After the dental appointment.
On my trip to the Embassy I question Kwang Chao, our translator, about Mao suits. She explains that as a form of protest to feudalism, Dr. Sun Yat-sen adopted the Western suit rather than the traditional gown. Mao adopted this in his own design and many men still wear this. At one point in the Cultural Revolution only three colors were allowed: Army green, black and gray. Now the young people consider these men conservative and have adopted Western dress as a form of protest. Chao explains that it is young women who have started wearing the most colorful clothes. She says that men do not care about their appearance. There is no significance to grey or black in terms of rank. After the hospital Guy explains that the average wage in China is about 45-50 yuan a month. The political leaders make 500 yuan per month but they get many perks.
The forbidden city is so called because the common people in the days of the emperors were not allowed on the grounds. Today the Chinese leaders live here in compounds which are off limits to Chinese citizens.
I casually asked Guy (Guy St. Jacques, Canadian Embassy) why the Chinese don’t grow grass in the city. Years ago the government had all the grass destroyed in the war against insects. Now they are planting trees and grass as quickly as they can because the city is a dust bowl in the winter. The Gobi desert is about 500 miles north and when the winter winds come, huge dust storms blow in and added to the exposed earth in the city, great clouds of dust inundate Beijing.
Guy says that the greatest problem for China is to feed itself. I am reminded of the chicken crisis in Canada. The growers wanted to change the marketing boards restrictions so they can produce enough chickens for McDonald’s chicken McNuggets.
I arrived a little late for our rehearsal but things feel good – the Cage “Third Construction” comes right back – the Rags float along. “Raintree” is a little strange because of the great resonance in the hall.
We have some problems with getting the stagehands to give us enough light but interestingly enough the lights come on full when we began to rehearse the Chinese music we brought. It does not appear to us that the event is accidental. My impression is that they have no idea what we are doing and only when we play something they recognize as music do they respond. (Terrible sentence construction but this is Stream of consciousness.) After the concert we tell Guy to get firm – kick ass and let them know we want quiet and lights when we are working. He accepts the responsibility.
The concert goes well for us. I have the feeling that our audience is interested in our dress and our instruments but are not relating emotionally to most pieces – very quiet for Takemitsu – short desultory applause. We were told to expect noisy audiences–ours is quiet. Very enthusiastic response to John Cage, the strongest of the evening. Things get interestinger and interestinger. Not much enthusiasm for the Chinese piece. Um…we expected quite a bit of pleasure from that one.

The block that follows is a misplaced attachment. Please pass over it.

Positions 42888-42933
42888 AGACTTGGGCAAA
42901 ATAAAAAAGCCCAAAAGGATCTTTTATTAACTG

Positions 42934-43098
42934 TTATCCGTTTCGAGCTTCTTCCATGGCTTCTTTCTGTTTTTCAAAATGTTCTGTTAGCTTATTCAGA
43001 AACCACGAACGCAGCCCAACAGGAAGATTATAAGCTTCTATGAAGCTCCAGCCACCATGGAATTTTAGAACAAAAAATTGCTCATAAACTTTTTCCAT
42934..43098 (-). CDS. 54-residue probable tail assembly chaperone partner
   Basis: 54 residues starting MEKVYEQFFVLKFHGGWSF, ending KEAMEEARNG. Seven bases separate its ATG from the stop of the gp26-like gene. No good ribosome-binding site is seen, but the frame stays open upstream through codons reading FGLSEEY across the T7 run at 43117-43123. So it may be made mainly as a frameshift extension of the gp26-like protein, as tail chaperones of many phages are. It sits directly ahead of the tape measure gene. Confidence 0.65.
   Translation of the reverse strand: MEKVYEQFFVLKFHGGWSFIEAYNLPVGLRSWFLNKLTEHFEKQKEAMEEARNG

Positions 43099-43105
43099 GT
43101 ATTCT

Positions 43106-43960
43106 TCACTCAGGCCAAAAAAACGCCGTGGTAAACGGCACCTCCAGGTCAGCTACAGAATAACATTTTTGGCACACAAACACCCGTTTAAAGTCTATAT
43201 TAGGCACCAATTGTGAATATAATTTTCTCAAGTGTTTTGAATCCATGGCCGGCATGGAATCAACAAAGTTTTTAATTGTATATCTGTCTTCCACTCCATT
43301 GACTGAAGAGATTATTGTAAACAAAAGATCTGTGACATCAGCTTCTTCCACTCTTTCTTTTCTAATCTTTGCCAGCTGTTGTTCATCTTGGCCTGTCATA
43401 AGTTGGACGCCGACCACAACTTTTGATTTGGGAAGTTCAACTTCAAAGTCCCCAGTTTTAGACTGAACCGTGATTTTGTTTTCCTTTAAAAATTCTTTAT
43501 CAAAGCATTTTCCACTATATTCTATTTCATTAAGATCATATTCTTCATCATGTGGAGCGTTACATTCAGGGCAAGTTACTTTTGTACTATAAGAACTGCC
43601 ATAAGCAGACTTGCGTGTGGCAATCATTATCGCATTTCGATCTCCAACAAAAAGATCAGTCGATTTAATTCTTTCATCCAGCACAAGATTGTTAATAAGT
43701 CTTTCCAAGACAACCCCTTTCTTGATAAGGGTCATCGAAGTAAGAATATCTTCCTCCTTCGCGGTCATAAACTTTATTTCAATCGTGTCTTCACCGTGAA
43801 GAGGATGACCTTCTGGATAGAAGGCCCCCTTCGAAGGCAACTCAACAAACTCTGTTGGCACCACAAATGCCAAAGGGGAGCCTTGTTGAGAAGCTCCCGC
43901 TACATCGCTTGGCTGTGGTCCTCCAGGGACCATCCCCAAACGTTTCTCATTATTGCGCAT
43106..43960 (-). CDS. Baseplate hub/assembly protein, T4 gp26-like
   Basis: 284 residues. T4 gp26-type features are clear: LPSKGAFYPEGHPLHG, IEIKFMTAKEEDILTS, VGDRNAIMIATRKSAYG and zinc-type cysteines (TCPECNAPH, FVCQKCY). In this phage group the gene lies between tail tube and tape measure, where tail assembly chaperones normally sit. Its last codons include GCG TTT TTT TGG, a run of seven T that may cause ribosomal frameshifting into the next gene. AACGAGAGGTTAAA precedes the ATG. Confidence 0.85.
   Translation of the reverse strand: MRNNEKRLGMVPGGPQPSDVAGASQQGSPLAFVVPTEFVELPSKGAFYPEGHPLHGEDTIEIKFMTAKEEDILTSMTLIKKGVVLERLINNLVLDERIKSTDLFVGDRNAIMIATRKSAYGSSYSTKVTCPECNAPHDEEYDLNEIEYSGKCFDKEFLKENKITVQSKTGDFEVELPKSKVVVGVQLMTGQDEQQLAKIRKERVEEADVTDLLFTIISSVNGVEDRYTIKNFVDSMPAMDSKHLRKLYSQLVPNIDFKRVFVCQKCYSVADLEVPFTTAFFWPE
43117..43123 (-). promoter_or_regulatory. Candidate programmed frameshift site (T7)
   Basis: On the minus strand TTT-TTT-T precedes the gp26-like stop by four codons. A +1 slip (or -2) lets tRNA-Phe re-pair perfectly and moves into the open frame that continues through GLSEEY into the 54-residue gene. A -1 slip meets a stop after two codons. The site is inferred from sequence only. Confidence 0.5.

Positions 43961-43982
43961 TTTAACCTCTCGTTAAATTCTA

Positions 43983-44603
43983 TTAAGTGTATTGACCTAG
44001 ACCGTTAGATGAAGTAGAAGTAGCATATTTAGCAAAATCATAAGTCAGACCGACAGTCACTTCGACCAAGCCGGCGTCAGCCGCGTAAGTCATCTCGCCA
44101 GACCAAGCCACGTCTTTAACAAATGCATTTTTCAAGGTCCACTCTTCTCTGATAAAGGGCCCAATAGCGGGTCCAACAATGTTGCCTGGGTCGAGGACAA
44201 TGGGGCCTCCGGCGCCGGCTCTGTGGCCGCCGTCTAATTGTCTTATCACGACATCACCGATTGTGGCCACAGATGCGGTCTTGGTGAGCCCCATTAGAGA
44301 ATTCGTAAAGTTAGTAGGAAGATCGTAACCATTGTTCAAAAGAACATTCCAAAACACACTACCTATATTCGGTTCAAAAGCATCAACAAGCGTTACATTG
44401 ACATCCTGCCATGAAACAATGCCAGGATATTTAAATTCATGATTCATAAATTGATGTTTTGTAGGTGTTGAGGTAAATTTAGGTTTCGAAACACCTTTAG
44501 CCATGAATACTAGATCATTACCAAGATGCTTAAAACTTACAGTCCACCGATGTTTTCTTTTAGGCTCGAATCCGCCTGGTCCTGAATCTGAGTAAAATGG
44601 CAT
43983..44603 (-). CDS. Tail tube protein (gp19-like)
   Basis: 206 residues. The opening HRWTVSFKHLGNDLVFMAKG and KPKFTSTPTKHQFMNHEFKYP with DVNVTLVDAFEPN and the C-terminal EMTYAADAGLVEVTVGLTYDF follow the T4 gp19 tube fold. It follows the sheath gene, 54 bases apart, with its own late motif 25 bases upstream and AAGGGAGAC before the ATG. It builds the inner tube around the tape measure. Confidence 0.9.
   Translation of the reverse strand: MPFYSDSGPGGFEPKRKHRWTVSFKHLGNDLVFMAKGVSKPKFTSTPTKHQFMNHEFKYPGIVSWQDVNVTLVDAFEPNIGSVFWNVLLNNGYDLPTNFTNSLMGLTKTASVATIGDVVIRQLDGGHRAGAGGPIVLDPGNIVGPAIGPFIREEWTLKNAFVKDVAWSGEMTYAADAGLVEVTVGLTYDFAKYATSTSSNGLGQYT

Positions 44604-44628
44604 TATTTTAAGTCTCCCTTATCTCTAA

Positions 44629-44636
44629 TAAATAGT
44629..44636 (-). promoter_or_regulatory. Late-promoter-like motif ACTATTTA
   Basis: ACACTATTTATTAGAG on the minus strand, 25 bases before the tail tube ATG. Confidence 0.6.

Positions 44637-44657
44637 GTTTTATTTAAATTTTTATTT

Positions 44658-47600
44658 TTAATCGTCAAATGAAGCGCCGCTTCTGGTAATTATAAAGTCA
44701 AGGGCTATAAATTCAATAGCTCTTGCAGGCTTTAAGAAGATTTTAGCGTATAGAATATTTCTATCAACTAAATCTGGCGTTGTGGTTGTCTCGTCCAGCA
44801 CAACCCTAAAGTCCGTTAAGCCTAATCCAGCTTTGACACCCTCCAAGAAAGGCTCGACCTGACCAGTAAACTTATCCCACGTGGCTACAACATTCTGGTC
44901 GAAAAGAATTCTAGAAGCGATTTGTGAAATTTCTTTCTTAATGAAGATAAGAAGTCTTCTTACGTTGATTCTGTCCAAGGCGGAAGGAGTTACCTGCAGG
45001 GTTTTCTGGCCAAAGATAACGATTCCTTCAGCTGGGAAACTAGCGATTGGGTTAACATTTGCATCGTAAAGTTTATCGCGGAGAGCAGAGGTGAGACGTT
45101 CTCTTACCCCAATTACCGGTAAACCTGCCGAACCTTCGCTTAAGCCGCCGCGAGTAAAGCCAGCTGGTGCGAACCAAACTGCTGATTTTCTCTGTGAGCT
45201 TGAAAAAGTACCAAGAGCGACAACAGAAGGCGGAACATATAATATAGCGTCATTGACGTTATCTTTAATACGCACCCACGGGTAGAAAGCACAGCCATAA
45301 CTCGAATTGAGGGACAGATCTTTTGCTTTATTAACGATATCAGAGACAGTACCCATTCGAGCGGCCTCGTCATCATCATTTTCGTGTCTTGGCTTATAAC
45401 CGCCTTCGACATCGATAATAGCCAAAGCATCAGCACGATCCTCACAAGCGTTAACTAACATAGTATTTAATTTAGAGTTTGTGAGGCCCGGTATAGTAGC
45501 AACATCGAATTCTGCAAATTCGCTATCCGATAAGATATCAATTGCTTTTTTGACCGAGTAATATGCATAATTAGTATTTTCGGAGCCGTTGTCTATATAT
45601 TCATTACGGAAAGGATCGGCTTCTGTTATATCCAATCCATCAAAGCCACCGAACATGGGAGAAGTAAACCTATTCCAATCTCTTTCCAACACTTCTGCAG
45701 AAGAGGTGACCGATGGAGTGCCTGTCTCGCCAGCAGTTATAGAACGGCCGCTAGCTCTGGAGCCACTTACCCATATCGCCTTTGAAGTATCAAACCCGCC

The African charts go well. We all feel good and the concert is cooking -rather the performances are. Good response for the Rags. John tries to say something in Chinese at the end and has a blank. He opens his arms and looks upward in supplication and brings the house down. The Chinese girl who has been introducing the pieces–even though the audience have programs–comes out to the rescue just as John remembers. He says his sentence and to warm applause and the girl announces our encore. “Xylophonia” is not received with any more enthusiasm and we bow. A huge bouquet of flowers is brought out by 2 girls and the Canadian and Chinese officials, come on stage to congratulate us and have a photographic session. Only 50 or 60 of the audience stay in the hall as the officials come on stage. For the photos I stand between “Tom Monohan” and “the elf “with a great smile who sat next to Russ at the banquet. (Note-Tom Monohan, 1937-94, was for many years the principal contra bassist with the Toronto Symphony. He was very over weight, a terrific musician, teacher and good friend. The Chinese official reminded me in some ways of Tom.)
Our feeling is that the audience got off on what we were doing. We wonder if we are the 1st people to play Cage and Takemitsu in China. If this is indeed the 1st performance of any new music. We will get reviews but I wonder if we will ever know the significance of their responses. Are Chinese audiences subdued, normally, when confronted with totally new musical experiences? To what kind of music would they respond? I felt good–very good, and am not myself convinced, but the concert had some ambiguous moments. Our hosts from the banquet seemed generally very pleased. As we stood for pictures “the elf” was beaming and took my hand for a moment of genuine affection, respect and appreciation–”Monohan” I discovered, was well into his 70s seemed very moved and went out of his way to congratulate me more than once.
The bouquet was ours. We loaded it on the bus and presented it to the lobby of our hotel. Dinner was waiting and our stage manager, publicist and translator from the arts Bureau presented us with Chinese linen tablecloths and napkins. I had my 1st full nights sleep since leaving Toronto.
In one hour – 9 AM – we leave for the hall to rehearse for tonight’s concert. Tonight we will improvise for them and play Bruce’s “Clos de Vougeot”. The hall is very good–that’s a plus for Bruce’s piece–but I’m really concerned. In the West “Clos de Vougeot” is a difficult piece for audiences–very balanced but quiet generally and very strange structurally, with many silences. Western audiences have applauded after some of the sections and that tends to break the mood. Tonight, I think, we’ll have to work.
Postscript: a fellow traveler brought 2 large boxes of chocolates from Toronto. After lunch we had a binge. Chocolate never tasted so good.